You started as a college radio DJ. What did you take away from that? I’ve always been fortunate to use whatever medium was in front of me as a leaping pad to the next thing. So my career started off doing college radio, which led to doing small clubs, which led to doing big clubs, which led to doing commercial radio, which led to doing mixtapes, which led to doing regional shows, which led to doing satellite radio, which led to doing national shows, which led to doing international shows.
Today, you’re involved in fashion, entertainment, sports and technology. How do you see them crossing over? They’re all entertainment-based, and they’ve become big-business situations … You have to entertain visually; you have to entertain audio-wise; you have to entertain from connecting with the crowd with your personality. And people want to see you look the part and feel the authenticity in what you’re doing.
- MICK BOOGIE
- October 13, 10 p.m., $30 men, $20 women.
- Hyde Bellagio, 693-8700.
Your fashion clients include Jimmy Choo, Ralph Lauren and Nike. How did you penetrate the fashion industry? It’s all about connecting with people, via other people who are in that space, who believe in you and your abilities. ... I found some mutual friends who were very well-connected into the fashion scene, and we started doing things together. Those people were from a website called stylecaster.com.
How do you balance street cred with mainstream opportunities? That balance has been the hallmark of my whole career. I was fortunate enough to star in a commercial for Microsoft promoting Mixstream, a mixtape website we started ... I do a bunch of stuff with Adidas using underground music that’s near and dear to my heart. The HBO soundtrack for How to Make It in America … was all underground stuff ... Like A$AP Rocky before he blew up. I have to pay my bills, but there are ways to integrate fresh new creativity, along with branded projects, on a big scale.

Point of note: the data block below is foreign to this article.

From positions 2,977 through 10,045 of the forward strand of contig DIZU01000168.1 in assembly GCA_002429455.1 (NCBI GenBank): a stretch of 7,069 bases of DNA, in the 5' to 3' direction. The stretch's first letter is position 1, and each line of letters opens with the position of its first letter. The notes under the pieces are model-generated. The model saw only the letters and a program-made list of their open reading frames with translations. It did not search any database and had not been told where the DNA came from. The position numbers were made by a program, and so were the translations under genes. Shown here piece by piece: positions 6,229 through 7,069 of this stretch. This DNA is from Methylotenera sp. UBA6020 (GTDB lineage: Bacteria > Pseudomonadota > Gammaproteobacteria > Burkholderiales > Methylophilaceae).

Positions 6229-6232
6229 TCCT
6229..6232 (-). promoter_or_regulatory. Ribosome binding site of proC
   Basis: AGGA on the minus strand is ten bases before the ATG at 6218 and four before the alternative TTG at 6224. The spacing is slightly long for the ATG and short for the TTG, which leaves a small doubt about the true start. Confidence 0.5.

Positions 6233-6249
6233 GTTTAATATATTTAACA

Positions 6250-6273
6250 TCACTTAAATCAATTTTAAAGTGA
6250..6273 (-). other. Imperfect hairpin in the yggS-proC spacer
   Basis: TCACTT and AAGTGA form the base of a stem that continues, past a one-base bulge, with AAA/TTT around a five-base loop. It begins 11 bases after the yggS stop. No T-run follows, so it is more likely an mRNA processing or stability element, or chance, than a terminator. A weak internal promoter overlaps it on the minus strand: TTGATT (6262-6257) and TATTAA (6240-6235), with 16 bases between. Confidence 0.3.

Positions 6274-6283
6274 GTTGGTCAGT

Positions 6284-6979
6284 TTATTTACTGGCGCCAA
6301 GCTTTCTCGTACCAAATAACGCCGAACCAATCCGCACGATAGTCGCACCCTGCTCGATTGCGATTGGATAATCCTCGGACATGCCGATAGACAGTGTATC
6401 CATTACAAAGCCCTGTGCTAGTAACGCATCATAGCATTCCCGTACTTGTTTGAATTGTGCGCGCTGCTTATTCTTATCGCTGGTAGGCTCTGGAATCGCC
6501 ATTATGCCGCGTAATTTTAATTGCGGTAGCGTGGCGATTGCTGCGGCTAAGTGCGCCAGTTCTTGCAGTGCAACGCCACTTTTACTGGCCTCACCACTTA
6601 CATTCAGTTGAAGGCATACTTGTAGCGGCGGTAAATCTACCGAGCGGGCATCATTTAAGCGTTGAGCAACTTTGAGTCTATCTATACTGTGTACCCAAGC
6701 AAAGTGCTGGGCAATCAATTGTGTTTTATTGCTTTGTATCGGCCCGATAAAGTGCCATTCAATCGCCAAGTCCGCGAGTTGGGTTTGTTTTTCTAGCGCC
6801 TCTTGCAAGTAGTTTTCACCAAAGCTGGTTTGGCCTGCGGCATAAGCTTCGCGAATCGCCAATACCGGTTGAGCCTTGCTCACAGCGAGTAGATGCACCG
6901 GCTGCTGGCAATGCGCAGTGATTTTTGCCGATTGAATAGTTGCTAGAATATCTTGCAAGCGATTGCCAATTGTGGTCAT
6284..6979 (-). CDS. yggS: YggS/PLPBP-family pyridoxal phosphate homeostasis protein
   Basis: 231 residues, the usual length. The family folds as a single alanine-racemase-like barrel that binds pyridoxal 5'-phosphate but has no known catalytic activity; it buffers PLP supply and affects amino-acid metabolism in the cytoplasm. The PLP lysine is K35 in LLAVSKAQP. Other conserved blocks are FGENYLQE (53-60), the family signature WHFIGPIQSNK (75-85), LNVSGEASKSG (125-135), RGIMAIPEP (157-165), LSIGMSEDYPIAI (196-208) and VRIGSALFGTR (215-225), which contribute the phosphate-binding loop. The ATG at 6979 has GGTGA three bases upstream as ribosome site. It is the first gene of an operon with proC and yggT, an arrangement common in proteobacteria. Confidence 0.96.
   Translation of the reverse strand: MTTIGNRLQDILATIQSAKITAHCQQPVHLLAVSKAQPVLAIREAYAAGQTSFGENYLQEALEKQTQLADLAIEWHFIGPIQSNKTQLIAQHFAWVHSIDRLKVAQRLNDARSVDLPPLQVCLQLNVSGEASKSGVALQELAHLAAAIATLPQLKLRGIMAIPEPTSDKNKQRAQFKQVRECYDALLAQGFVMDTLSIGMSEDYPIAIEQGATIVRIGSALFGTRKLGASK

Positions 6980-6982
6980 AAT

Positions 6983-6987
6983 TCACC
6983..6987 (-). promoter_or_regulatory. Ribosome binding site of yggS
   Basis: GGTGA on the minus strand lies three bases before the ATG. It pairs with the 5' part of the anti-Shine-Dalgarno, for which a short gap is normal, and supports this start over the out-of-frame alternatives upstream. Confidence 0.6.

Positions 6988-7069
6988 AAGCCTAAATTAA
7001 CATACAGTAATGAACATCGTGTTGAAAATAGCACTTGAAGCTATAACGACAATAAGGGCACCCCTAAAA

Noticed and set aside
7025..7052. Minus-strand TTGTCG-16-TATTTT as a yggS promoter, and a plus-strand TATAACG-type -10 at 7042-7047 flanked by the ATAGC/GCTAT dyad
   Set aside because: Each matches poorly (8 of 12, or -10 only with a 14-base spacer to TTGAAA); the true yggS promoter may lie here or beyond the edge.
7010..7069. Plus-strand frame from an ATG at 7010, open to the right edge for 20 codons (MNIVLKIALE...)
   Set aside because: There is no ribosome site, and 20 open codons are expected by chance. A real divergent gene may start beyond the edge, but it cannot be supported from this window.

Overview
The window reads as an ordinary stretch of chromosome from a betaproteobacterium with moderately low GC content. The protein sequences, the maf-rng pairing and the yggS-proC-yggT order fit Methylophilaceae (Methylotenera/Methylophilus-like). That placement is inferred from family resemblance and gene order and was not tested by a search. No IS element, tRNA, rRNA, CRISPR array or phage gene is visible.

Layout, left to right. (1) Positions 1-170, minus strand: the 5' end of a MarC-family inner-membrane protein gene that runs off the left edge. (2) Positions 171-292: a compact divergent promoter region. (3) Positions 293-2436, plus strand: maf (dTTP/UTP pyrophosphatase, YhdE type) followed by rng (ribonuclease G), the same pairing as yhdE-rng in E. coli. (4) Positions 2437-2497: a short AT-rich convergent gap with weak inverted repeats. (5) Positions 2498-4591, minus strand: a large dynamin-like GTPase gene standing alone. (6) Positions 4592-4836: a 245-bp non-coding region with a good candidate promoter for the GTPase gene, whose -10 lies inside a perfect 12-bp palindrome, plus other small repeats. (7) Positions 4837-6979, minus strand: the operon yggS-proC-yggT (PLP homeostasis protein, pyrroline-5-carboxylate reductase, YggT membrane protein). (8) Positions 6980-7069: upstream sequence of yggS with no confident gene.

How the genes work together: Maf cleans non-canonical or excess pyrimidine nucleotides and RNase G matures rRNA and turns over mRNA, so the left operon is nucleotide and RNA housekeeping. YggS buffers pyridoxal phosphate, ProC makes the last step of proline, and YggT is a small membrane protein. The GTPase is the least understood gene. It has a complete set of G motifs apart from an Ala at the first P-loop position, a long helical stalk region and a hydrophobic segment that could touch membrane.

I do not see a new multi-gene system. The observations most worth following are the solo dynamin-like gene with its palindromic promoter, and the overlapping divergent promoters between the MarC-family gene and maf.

How did you position yourself across multiple music genres? I started off very much in the underground hip-hop world … I expanded that into a more Top 40 commercial world, which then expanded into more an electronic dance kind of world, then I also expanded into more music in the fashion community world, more indie rock. You just want to grow your taste and grow your style when it makes sense for you, when it’s believable for you.
You’ve done remix projects with artists such as Adele, Kanye West, Coldplay and Jay-Z. What’s your goal with remixes? You’re creating an actual presentation that, when people load it up on their iTunes, can sit comfortably along with the artists’ albums. So if I do a really cool Adele thing and I market it right, it’s gonna sit in iTunes right next to her project, and people aren’t gonna think of it as a mixtape; they’re gonna think of it as basically an extension of her album.